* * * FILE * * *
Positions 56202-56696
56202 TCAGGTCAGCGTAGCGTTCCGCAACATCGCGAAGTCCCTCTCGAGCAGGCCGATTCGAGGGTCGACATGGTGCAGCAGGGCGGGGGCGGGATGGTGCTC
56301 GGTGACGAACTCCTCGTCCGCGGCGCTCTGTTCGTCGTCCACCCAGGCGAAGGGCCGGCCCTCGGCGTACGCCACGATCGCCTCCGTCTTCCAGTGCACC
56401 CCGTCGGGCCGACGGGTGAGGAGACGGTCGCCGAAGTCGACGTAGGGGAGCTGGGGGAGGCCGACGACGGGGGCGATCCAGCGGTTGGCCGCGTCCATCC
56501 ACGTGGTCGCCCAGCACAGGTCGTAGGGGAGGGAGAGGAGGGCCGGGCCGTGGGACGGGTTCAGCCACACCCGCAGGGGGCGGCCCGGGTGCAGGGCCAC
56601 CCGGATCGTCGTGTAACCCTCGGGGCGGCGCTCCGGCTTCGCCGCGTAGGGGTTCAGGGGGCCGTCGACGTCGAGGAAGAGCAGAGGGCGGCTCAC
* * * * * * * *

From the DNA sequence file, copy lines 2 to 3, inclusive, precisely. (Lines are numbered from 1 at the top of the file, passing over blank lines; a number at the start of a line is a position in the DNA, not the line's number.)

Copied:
56202 TCAGGTCAGCGTAGCGTTCCGCAACATCGCGAAGTCCCTCTCGAGCAGGCCGATTCGAGGGTCGACATGGTGCAGCAGGGCGGGGGCGGGATGGTGCTC
56301 GGTGACGAACTCCTCGTCCGCGGCGCTCTGTTCGTCGTCCACCCAGGCGAAGGGCCGGCCCTCGGCGTACGCCACGATCGCCTCCGTCTTCCAGTGCACC